Inter partes review survives constitutional challenge Patent trolls are a significant nuisance to a range of industries. But the U.S. Supreme Court recently upheld a procedure that makes it easier for patent trolls’ potential victims to avoid prolonged litigation or costly settlements.
Former Director of the USPTO, David Kappos, gave an excellent review of Patents After the AIA, a patent law treatise co-authored by Patterson Thuente IP partner Brad Pedersen. The review was published by IP Watchdog. Read it here.
Implications for Universities and Technology Transfer Offices One of the changes in patent law that went into effect in March of 2013 is the establishment of micro entity status for patent applicants. Under the America Invents Act (AIA), the United States Patent and Trademark Office fees for micro entities are reduced by 75% as compared to large entity fees. The micro entity rules set forth three independent bases for university-related patent applications to qualify for micro entity status: Based on the source of income of each applicant Based one each applicant’s employer being an “institution of higher education” Based on each applicant having assigned or licensed the application to an “institution of higher education”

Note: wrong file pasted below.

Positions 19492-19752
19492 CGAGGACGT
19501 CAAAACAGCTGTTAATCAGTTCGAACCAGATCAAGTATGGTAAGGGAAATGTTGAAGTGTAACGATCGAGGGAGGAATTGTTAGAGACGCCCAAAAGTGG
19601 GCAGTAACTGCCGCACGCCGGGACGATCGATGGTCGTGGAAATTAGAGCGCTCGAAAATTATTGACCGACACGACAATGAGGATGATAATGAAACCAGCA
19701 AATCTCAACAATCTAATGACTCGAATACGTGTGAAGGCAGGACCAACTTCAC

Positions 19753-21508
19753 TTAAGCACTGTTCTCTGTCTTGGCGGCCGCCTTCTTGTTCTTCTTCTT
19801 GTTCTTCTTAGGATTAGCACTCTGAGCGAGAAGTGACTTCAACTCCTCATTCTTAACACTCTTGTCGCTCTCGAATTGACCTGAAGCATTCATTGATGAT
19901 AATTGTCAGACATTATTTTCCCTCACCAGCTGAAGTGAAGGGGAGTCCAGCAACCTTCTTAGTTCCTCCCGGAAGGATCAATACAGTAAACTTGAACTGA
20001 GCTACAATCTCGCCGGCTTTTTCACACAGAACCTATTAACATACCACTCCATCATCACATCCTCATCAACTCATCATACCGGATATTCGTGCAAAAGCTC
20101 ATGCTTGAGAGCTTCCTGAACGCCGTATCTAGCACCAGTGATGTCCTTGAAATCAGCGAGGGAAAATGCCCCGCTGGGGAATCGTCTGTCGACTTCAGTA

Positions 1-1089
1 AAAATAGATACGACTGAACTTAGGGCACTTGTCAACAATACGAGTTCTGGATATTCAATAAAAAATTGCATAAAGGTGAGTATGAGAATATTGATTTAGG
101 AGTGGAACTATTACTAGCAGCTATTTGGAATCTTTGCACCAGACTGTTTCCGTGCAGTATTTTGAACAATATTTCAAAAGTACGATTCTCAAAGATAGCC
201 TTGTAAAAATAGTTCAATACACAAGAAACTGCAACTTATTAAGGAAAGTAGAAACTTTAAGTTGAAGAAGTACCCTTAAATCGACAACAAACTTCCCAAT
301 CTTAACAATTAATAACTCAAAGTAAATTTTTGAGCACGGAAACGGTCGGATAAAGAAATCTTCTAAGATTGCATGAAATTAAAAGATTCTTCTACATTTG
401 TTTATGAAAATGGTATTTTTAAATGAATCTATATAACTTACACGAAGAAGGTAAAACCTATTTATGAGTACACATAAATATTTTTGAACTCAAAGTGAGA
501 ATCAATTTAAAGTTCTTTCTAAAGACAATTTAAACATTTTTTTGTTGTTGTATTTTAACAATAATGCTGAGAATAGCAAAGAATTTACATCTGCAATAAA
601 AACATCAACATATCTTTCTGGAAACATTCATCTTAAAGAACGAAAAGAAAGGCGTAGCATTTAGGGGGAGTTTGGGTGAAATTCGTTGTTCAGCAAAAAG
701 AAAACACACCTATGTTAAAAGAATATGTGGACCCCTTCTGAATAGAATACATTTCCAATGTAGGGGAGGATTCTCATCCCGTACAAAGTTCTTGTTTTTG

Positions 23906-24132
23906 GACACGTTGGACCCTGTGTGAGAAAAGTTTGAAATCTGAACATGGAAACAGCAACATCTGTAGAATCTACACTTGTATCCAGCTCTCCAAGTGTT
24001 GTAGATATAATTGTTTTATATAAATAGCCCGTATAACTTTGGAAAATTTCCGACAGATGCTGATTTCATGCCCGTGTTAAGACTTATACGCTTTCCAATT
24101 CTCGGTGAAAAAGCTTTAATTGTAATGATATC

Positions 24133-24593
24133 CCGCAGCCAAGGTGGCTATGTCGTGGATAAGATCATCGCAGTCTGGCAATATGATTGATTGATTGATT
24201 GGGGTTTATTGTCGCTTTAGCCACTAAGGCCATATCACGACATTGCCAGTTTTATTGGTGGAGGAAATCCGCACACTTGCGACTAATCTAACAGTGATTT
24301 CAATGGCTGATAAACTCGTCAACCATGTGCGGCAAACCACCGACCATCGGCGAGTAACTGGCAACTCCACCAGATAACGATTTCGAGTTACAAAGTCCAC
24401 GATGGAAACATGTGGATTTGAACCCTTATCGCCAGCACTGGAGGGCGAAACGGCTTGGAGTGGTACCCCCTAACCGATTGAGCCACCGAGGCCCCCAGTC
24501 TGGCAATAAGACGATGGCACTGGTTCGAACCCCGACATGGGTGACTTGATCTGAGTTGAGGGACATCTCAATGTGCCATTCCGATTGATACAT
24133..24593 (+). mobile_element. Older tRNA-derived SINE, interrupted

Patent law has recently undergone significant reform with the enactment of the America Invents Act (AIA). One such reform improves the value proposition of trade secrets. Before the AIA, an accused infringer who had practiced a patented invention in secret for many years prior to the patentee’s filing date could not rely on a so-called “prior user right,” unless the patent was for a so-called “business method.” Under the AIA, prior user rights have been extended to any technology. Having a robust trade secret, and practicing that trade secret prior to later patenting by another can provide an invaluable affirmative defense to patent infringement charges through prior user rights.
In the world of research institutions, whose primary mission is to further scientific knowledge by conducting fundamental research and disclosing the results to the public, the first-to-publish grace period between publishing and patent filing established by the America Invents Act is significant.
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